As a manager, you devote a lot of time to perfecting the customer service experience. However, you could be sabotaging your own efforts by failing to avoid common mistakes when working with your customer service team. Take a quick look: are any of these mistakes occurring at your company?
Mistake #1: Understaffing your call center
You expect your call center team to deliver the highest level of service on the phone. Your representatives need to develop rapport with customers, gather the correct information to set your field employees up for success, and share with the customer why your company is the best choice for their home service needs. All of that takes time. If your call center is understaffed, your team will shorten their talk times with each customer because of the ringing phones in the background and the pressure they feel to get through calls. Short, hurried calls often lead to a less-than-stellar first impression of your company. This, in turn, costs you heavily in the end.
Good customer service representatives will pay for themselves in a matter of days. The costs associated with having enough people will be far less than losing customers and your marketing spend to further attract new customers. If you’re understaffed, try tracking high call-volume times and then reevaluating your existing schedule. Consider adding a seasonal or part-time position to your company. To ensure your call center team gives customers the best possible experience, give them the support and time they need to achieve this goal.
Mistake #2: Throwing your representatives straight into their jobs, without proper onboarding
A coach wouldn’t send an athlete to the big game without training and practice; why would you expect the voice of your company to dive in without proper training? Even the most seasoned customer service representatives need to be onboarded and trained to do their jobs your company’s way. Having a solid onboarding and training plan in place will set you, your team, your customers, and your bottom line up for success. Take the necessary time to show new employees the proper way to perform their duties; this will save you time and money on performance-related issues later, such as corrective action and performance improvement plans.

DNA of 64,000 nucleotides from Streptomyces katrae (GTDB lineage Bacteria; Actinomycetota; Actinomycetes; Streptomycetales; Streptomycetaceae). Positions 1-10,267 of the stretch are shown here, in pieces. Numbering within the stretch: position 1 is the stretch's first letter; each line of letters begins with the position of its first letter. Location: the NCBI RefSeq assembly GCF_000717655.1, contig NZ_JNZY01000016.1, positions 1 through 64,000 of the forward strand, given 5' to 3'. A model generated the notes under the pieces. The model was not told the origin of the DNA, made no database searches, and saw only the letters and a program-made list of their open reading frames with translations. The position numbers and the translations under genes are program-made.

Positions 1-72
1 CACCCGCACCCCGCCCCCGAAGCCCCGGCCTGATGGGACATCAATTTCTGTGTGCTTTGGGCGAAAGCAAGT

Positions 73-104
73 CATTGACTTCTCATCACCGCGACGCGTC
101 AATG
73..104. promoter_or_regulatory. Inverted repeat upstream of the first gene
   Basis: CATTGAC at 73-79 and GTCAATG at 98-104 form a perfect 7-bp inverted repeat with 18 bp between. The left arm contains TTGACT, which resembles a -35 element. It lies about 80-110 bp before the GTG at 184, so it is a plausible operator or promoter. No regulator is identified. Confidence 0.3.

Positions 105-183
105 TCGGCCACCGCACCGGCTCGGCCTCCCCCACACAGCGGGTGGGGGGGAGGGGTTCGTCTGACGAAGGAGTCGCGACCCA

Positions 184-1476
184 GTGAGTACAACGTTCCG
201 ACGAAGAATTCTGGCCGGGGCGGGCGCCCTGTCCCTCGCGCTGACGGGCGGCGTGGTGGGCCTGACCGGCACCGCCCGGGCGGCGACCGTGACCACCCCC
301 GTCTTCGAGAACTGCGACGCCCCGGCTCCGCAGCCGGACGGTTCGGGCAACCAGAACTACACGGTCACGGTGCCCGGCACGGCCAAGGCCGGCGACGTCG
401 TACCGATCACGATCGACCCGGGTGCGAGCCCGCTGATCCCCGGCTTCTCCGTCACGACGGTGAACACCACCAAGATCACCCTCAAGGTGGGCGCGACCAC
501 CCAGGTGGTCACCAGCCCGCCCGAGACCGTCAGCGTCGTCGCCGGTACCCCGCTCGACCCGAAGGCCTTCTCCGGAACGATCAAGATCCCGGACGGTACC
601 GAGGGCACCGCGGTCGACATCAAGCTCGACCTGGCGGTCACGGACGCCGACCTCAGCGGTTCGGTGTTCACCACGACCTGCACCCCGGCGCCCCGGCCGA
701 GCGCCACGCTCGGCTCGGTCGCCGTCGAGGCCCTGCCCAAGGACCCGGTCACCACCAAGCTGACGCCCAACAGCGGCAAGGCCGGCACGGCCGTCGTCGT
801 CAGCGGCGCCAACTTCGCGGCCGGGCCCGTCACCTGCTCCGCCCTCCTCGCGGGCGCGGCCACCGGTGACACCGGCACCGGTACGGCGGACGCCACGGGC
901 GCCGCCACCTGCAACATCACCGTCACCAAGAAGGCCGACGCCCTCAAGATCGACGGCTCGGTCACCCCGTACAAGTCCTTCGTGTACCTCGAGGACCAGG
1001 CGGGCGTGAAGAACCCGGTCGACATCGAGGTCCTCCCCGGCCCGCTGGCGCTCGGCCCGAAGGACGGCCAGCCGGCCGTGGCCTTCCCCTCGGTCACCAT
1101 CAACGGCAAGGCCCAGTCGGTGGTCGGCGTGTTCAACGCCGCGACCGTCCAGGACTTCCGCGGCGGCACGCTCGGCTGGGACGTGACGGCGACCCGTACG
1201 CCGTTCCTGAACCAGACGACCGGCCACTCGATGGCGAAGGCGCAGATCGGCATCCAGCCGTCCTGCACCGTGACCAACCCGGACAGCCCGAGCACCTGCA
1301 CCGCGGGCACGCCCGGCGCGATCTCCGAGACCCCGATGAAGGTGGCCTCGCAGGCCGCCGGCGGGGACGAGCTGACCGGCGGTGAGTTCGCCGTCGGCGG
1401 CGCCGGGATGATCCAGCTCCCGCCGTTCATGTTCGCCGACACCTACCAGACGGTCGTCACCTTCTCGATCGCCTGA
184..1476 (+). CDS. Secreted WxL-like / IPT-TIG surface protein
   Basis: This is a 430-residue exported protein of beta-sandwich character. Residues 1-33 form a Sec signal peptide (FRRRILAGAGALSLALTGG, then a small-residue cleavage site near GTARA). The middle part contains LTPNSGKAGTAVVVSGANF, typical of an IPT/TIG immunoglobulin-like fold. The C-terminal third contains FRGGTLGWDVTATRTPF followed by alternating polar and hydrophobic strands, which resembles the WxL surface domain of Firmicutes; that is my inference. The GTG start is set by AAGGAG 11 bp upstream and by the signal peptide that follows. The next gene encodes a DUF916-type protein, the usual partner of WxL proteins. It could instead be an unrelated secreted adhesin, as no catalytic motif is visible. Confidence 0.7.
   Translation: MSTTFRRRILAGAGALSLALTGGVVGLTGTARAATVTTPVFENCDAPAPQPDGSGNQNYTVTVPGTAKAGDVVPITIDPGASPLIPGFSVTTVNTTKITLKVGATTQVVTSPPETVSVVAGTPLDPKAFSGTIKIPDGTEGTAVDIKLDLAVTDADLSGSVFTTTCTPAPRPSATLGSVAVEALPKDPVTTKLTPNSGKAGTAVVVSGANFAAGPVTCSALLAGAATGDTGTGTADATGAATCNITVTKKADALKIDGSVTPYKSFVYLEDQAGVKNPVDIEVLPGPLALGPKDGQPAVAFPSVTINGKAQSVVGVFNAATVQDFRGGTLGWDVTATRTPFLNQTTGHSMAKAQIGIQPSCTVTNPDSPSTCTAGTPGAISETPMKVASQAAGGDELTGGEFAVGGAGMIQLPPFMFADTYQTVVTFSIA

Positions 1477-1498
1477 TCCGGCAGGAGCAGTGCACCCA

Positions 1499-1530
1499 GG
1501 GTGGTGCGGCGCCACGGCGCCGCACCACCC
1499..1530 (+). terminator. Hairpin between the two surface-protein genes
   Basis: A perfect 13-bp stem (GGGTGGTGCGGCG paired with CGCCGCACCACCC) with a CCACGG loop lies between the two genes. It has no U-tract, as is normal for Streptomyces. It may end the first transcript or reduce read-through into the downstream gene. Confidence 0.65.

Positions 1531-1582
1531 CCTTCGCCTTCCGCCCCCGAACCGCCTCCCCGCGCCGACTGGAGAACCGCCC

Mistake #3: Failing to see the value in the customer service position
Your customer service representatives are often viewed by consumers and other company employees as the least-paid, least-trained, and least-respected people in your business. This mentality, and a company culture that cosigns it, will not work long-term. Managers need to make it clear to all employees through words, actions, and behaviors that the role of a customer service representative is vital to your company. It’s crucial for your customer service team to know their own importance and understand how their performance affects the company’s big picture.
Engage with your front-line employees. Show them how the duties they perform each day factor into the company’s overall success. Make every effort to get to know them; let them know they have a career, not just a job. The typical customer service representative personality is one that is eager to please and often enjoys supporting the team and others in a positive manner. Show your team your appreciation by including them in bonus and incentive programs, as well as in brainstorming sessions for new company initiatives. This will also reduce your employee turnover, which results in happier customers, a more cohesive team, and increased profits.
Mistake #4: Not empowering your customer service team to handle customer challenges and complaints
Customers today know to ask for a manager when they have a less-than-great experience with a company. But asking for a manager is a direct result of companies failing to teach and empower their front-line employees to de-escalate situations and become problem solvers. This complaint hierarchy is extremely frustrating to your customers, your representatives, and your leadership team.
Think of how gratifying it would be for your front-line employees to be able to serve and help your customers! Think of the gained efficiency — if your customer service team was empowered to solve problems, your leadership team could work on training or other initiatives, instead of getting bogged down with phone tag and customer concerns. Imagine how many small issues could remain just that: small. The customers helped by your customer service team could become your biggest fans, instead of becoming more upset when they have to wait longer for a manager to resolve issues.
Empowering your customer service team sends a clear signal to customers that these employees are smart, and so is your company. When customers feel like they are talking with someone who has the power to help, they push back less against suggested resolutions. The ability for representatives to handle concerns and follow up once they’re resolved is worth so much!
Finally, empowering your customer service team helps reduce the number of negative online reviews for your company. If your team can address concerns as they come in, customers are less likely to take their negative experiences to the internet, where the damage to your reputation could have ripple effects.
We have all probably encountered these common mistakes in our interactions with companies as consumers. Correcting these issues in your own business helps you deliver a five-star experience, making your customers and employees fans of your company for life.